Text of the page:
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Movie Reviews by S Felce and Toby White

Starring: Holly Hunter, Evan Rachel Wood, Nikki Reed, Jeremy Sisto, Brady Corbet

Director: Catherine Hardwicke

Review by S Felce

Tongues sticking out from the trousers, heavy make-up, piercing and tattoos. Drugs and alcohol that would intimidate even the guys from TRAINSPOTTING. Dirty money, stealing and lots and lots of lies. The most disturbing thing? We’re talking about the life of two thirteen year-old girls.

THIRTEEN is not your regular teen movie, when a lovely and immature Sandy transforms herself into the coolest girl in school – loved and accepted by every body – by dressing up in black leather and singing a song. THIRTEEN is scary and disturbing.

What America calls ‘Girl Culture’ is a new tendency among very young girls to transform themselves into grown up, sexy women when they are barely teenagers. Catherine Hardwicke’s film takes its inspiration from the life of one of these girls, Nikki Reed, and together with her wrote the screenplay for THIRTEEN.

Tracy (Evan Rachel Wood) is a lovely and affectionate thirteen year-old girl who lives with her divorced mother (Holly Hunter) and her brother. As soon as she starts high school she realizes she is not cool, and certainly she is not anywhere near Evie (played by Reed herself), who’s known as “the hottest chick in school”. Tracy starts working on her looks and her attitude in order to look cool and eventually to be friend with Evie. But Tracy’s transformation does not consist just of a new hair cut or new clothes. In fact, under the influence of Evie, she goes from a pierced tongue to alcohol and to heroine. She completely looses control of her life and starts failing at school becoming a drug addict, and destroying the close bond she once had with her mother.

Watching Tracy’s transformation is frightening, but it’s not as frightening as it would have been if Tracy and Evie had been more ‘average’ girls. In fact they are both from very dysfunctional families. The fact that Tracy cuts herself every time she is feeling angry gives the impression that she is not ok anyway, despite her troubles of being a teenager. Sometimes the film seems to imply that Tracy and Evie can’t find their place in society as adolescents, as they can’t find one in their own families.

However, THIRTEEN is quite an interesting film to watch. It’s a very visual movie, with MTV cutting and strong, heavy music accompanying the scenes, like a rock video or a scene from a catwalk. Moreover, THIRTEEN is a rollercoaster of mixed emotions, from pity to anger. It will open lots of discussion, in which, unfortunately, the main protagonists won’t be able to take part. In fact the movie is being given an ’18’ certificate’ in the UK.

Teenagers will have to, once again, just listen.

5 out of 6 stars

Review by Toby White

There’s something inherently wrong with asking someone if they “enjoyed” a film. Sure, it can apply to most, after all cinema is a cheerful, joyful, escapist form of entertainment but as a universal expression of appreciation, “I really enjoyed it” can hardly be applied to something like THIRTEEN. It sits in the genre of social realism movies that always seem to lean towards the more depressing aspects of society. (Quick aside: why can’t comedies be socially realistic? You could easily have a movie that is totally founded in reality and isn’t about drink/drugs/abuse/bigotry/murder/mayhem and, more importantly, you can say you enjoyed it. For isn’t laughter social?)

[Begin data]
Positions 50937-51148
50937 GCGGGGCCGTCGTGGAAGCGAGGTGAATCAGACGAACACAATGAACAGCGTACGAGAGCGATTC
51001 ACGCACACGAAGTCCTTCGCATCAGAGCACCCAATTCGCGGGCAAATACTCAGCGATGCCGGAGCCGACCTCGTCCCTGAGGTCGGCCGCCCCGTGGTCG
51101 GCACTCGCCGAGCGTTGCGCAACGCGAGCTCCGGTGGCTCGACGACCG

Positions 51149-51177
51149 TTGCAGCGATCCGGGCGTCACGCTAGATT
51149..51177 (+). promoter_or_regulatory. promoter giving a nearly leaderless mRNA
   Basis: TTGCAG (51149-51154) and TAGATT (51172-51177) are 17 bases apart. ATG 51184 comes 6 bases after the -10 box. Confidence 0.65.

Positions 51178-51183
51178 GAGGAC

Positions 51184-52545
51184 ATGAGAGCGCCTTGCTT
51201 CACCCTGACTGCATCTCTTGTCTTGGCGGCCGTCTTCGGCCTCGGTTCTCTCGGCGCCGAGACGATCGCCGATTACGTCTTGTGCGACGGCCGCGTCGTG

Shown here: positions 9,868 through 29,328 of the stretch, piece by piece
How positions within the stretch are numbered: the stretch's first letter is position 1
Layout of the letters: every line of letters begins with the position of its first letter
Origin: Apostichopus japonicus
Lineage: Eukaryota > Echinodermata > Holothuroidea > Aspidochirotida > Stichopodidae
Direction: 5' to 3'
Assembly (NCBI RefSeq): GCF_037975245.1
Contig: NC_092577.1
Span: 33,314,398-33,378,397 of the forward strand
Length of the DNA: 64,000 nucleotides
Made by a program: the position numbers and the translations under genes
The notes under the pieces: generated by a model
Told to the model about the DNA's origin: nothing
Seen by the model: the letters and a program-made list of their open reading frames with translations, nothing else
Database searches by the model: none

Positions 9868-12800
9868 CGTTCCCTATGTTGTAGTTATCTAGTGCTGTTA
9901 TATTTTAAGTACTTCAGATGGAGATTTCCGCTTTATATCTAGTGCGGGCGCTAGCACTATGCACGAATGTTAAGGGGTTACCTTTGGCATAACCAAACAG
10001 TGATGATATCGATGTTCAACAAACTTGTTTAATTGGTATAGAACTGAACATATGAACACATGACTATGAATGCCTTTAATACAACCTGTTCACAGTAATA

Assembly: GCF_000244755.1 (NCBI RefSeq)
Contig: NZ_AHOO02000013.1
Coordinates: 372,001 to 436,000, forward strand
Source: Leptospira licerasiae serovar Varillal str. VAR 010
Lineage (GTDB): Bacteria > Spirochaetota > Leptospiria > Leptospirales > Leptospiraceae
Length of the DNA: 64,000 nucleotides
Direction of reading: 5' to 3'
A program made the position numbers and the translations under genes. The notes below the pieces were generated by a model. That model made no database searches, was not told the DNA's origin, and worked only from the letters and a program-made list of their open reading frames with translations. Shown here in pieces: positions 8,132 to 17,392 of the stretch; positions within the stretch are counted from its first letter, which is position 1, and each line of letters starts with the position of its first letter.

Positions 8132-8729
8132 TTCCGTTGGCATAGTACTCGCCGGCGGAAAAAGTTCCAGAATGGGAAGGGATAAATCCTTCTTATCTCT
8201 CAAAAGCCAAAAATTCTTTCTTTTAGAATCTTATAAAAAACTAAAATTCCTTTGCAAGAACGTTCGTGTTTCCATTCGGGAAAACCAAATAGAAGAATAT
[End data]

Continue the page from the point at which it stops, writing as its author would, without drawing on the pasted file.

Winner of the Directing Award at Sundance, Catherine Hardwicke’s film is a gritty, visceral portrait of a young teenager’s life going off the rails as she switches Barbie dolls for bongs in an effort to scale the ranks of coolness at school. Shot in a grainy, over-exposed hand-held fashion (a bit overdone now, to be honest – although it works so why not) it really does grab you from the outset: two girls, high as a kite, slapping and punching and laughing at each other in an effort to counter the numbness from aerosol propellant is quite an opening.

The controversy it seems to have courted when it came out in the States would appear to be justified. Admittedly, I couldn’t help but think of Larry Clark’s KIDS as more of a shocking take on early teen angst – particularly during the first half as Tracy descends the slippery slope – but then how many ways can you portray that? There’s drugs, sex, drink, theft, cigarettes- that’s about the extent of teenage rebellion so it’s not as if there’s a wealth of material to play with. One can easily assume the cynical attitude and say that we’ve seen this all before and isn’t it terrible but do please change the record etc etc but what is significant about this film is that it was co-written by 13 year-old Nikki Reed (also playing Tracy’s bad influence, Evie) and much of her experience features in the action. That makes it frightening. Every parent’s nightmare frankly.

The fact that I can’t say I enjoyed THIRTEEN by no means suggests its a bad film. It’s not. Technically it lags in places and the action seems disjointed and often rushed but the overall impact does exactly what it sets out to do. It may seem a little OTT for some but the message is clear and unassailable; the perils of peer pressure, the stresses of school life and the timebomb of rebellion at home waiting to happen. There’s definitely an uncomfortable feeling one gets while watching this even if one can’t relate to it at all: what if that was/is/could be my daughter?

So, no, not enjoyable. But as a debut film, with such calibre as Holly Hunter and such understanding in dealing with the subject I would say, however, I appreciated it.

3 out of 6 stars